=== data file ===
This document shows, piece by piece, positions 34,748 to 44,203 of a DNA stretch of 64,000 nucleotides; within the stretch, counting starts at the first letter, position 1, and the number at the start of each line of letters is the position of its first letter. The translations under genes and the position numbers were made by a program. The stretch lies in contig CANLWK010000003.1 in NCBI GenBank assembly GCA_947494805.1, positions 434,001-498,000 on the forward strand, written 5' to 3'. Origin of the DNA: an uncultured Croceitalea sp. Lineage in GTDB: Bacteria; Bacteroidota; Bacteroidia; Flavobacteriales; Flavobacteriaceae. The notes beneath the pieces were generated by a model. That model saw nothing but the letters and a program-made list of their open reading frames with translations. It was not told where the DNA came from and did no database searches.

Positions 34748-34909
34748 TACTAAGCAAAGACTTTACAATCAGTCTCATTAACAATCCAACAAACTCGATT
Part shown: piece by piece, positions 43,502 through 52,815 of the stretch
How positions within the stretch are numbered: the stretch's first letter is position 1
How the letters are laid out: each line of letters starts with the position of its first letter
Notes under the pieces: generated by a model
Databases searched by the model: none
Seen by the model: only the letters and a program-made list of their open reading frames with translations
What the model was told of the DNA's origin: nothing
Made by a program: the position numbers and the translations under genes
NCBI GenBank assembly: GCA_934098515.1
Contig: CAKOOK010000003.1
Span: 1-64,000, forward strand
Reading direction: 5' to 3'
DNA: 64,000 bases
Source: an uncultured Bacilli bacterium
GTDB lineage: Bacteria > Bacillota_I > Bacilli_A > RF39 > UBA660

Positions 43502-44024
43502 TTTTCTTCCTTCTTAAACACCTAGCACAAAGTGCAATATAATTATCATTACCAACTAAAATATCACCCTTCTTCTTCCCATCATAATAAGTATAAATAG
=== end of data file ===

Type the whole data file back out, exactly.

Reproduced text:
This document shows, piece by piece, positions 34,748 to 44,203 of a DNA stretch of 64,000 nucleotides; within the stretch, counting starts at the first letter, position 1, and the number at the start of each line of letters is the position of its first letter. The translations under genes and the position numbers were made by a program. The stretch lies in contig CANLWK010000003.1 in NCBI GenBank assembly GCA_947494805.1, positions 434,001-498,000 on the forward strand, written 5' to 3'. Origin of the DNA: an uncultured Croceitalea sp. Lineage in GTDB: Bacteria; Bacteroidota; Bacteroidia; Flavobacteriales; Flavobacteriaceae. The notes beneath the pieces were generated by a model. That model saw nothing but the letters and a program-made list of their open reading frames with translations. It was not told where the DNA came from and did no database searches.

Positions 34748-34909
34748 TACTAAGCAAAGACTTTACAATCAGTCTCATTAACAATCCAACAAACTCGATT
Part shown: piece by piece, positions 43,502 through 52,815 of the stretch
How positions within the stretch are numbered: the stretch's first letter is position 1
How the letters are laid out: each line of letters starts with the position of its first letter
Notes under the pieces: generated by a model
Databases searched by the model: none
Seen by the model: only the letters and a program-made list of their open reading frames with translations
What the model was told of the DNA's origin: nothing
Made by a program: the position numbers and the translations under genes
NCBI GenBank assembly: GCA_934098515.1
Contig: CAKOOK010000003.1
Span: 1-64,000, forward strand
Reading direction: 5' to 3'
DNA: 64,000 bases
Source: an uncultured Bacilli bacterium
GTDB lineage: Bacteria > Bacillota_I > Bacilli_A > RF39 > UBA660

Positions 43502-44024
43502 TTTTCTTCCTTCTTAAACACCTAGCACAAAGTGCAATATAATTATCATTACCAACTAAAATATCACCCTTCTTCTTCCCATCATAATAAGTATAAATAG